Introduced for 1971, the Pinto was designed to take on the rising tide of imports that had come to dominate the entry-level market. For a time, the car was a major success, selling 328,275 cars in its first year on sale. But the Pinto had a fatal flaw, and Ford knew about it all along.
In a rear-end collision, the fuel tank could be pushed forward against an unprotected bolt, rupturing the tank and the fuel filler neck could be pulled free of the tank, in both cases spilling fuel. A 1977 report in Mother Jones magazine revealed that Ford had known about the defect before the car went to production, but determined it would be too expensive to modify — the cost to safely upgrade the fuel system would’ve added $11 to the cost of each car, and a shield to protect the tank from rupturing against the differential bolt would have cost $1.
By 1978, NHTSA recalled 1.5 million Pintos (and the identical Mercury Bobcat), and made the modifications to the fuel system. While Ford ended up paying hundreds of millions of dollars in civil suits, which had a major impact on the company’s financial stability well into the 1980s. And even though the perception was that hundreds died in Pinto fires, NHTSA reports only 27 deaths.
Audi Unintended Acceleration
In the US today Audi is mentioned in the same breath as BMW and Mercedes. However in 1986-1987 undeserved bad publicity nearly knocked it out of the American market for good. Introduced in 1982, the Audi 5000 was the equivalent to what the A6 is today, its bread-and-butter sedan, and it was critical in establishing Audi as a premium luxury brand in America. However, there were few if any considerations made to modify the car from its use by German drivers to match closer how Americans drive.
All was going as planned until Sunday night, November 23, 1986, when CBS’s 60 Minutes ran a segment on the 5000, reporting that the Audis would suddenly accelerate. To prove its point, 60 Minutes ran footage of an unoccupied 5000 jolting forward under its own power. What viewers didn’t see is that the car had been modified to replicate the experience vehicle owners had reported.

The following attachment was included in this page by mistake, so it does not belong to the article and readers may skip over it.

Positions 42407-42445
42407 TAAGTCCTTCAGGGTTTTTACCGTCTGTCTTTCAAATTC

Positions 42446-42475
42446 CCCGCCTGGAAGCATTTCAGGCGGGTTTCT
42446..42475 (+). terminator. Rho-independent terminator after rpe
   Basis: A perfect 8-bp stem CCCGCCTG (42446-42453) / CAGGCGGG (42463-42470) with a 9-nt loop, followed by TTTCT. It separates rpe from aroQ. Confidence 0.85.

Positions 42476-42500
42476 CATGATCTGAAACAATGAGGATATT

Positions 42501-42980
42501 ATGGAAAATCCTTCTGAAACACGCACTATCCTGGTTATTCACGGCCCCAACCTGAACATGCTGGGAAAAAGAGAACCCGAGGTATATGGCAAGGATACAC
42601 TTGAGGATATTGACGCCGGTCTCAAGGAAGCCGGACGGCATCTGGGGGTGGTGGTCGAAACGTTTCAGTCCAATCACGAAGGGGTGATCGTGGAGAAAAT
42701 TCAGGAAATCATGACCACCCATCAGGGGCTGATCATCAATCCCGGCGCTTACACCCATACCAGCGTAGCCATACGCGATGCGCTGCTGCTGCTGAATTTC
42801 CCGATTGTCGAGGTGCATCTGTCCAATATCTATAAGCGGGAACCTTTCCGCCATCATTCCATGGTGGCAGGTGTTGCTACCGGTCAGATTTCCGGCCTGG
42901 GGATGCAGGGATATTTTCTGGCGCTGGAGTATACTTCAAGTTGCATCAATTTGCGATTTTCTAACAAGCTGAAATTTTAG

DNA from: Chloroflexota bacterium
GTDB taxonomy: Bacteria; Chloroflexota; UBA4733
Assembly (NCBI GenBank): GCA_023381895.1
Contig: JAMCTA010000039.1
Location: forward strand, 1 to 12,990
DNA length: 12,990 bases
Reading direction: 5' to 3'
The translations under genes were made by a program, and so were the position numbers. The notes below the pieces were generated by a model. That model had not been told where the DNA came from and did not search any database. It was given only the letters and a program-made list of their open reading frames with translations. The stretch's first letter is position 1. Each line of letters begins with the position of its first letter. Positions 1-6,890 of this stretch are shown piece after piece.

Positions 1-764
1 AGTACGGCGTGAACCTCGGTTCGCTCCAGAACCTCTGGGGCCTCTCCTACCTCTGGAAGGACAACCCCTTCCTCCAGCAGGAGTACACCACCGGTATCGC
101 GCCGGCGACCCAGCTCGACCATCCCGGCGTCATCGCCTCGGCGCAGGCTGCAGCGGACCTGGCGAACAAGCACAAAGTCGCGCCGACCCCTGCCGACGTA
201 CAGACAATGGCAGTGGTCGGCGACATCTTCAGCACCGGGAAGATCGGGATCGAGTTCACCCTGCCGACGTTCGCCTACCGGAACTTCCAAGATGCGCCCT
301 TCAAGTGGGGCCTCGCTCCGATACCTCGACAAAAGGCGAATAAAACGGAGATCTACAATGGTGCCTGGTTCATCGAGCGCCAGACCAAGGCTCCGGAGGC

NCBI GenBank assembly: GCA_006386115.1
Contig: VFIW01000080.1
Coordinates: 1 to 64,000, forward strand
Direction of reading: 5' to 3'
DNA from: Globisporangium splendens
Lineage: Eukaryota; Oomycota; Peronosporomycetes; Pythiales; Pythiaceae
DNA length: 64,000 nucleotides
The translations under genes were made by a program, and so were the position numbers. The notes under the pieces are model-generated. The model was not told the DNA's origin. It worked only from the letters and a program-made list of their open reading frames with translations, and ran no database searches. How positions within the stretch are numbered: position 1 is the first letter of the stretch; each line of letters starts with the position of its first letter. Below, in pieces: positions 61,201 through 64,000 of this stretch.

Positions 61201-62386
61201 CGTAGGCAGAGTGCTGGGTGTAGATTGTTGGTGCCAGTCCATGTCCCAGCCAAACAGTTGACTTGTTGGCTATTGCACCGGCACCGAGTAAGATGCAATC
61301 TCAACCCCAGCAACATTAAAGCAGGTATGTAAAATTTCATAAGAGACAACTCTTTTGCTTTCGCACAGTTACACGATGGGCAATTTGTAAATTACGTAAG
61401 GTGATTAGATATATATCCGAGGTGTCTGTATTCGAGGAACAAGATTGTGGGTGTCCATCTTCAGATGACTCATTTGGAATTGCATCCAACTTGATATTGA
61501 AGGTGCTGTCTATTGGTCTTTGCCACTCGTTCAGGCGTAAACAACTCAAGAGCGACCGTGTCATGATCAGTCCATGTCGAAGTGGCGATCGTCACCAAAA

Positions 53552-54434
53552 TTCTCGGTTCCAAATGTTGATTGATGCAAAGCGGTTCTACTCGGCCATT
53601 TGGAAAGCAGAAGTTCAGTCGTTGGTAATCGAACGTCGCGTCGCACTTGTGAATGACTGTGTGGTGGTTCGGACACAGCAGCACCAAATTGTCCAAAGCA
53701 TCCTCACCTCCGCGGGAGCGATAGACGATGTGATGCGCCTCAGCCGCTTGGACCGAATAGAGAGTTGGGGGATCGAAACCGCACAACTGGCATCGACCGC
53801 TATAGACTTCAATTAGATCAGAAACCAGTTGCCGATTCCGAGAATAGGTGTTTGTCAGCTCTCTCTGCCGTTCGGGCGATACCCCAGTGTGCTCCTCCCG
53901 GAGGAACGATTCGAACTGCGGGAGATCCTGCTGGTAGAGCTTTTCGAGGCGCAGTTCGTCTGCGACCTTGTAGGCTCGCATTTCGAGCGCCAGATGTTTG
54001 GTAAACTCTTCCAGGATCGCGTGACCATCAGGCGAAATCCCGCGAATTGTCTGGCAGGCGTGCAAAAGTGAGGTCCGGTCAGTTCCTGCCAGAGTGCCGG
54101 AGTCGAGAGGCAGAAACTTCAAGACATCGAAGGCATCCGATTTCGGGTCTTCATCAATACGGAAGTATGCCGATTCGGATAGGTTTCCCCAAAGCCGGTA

There was no unintended acceleration issue with the Audi 5000. However the company didn’t help its case by teutonically insisting that the issue was driver error, and running ads with quizzes about its cars that said “If you can pass this test… you’re ready for an Audi.”
Independent testing conducted in the U.S., Canada, and Japan all agreed with Audi. It was driver error, and that drivers confused the the Audi’s narrowly spaced gas and brake pedals (as is common in Germany), leading the drivers to believe that their brakes failed when they were actually flooring the car. After several years, Audi had been vindicated, but the damage was done. After selling more than 75,000 cars in the U.S. in 1985, sales slowed to 12,000 cars in 1991. It would take Audi nearly 20 years to return to its pre-1986 US sales numbers.
Ford Explorer and Firestone Tires
The Ford Explorer was introduced to replace the dangerously rollover-prone Bronco II in 1990, and it went on to became one of the one of the best-selling vehicles of the decade. For tires, Ford partnered with Firestone, which had been its preferred tire supplier for nearly 100 years.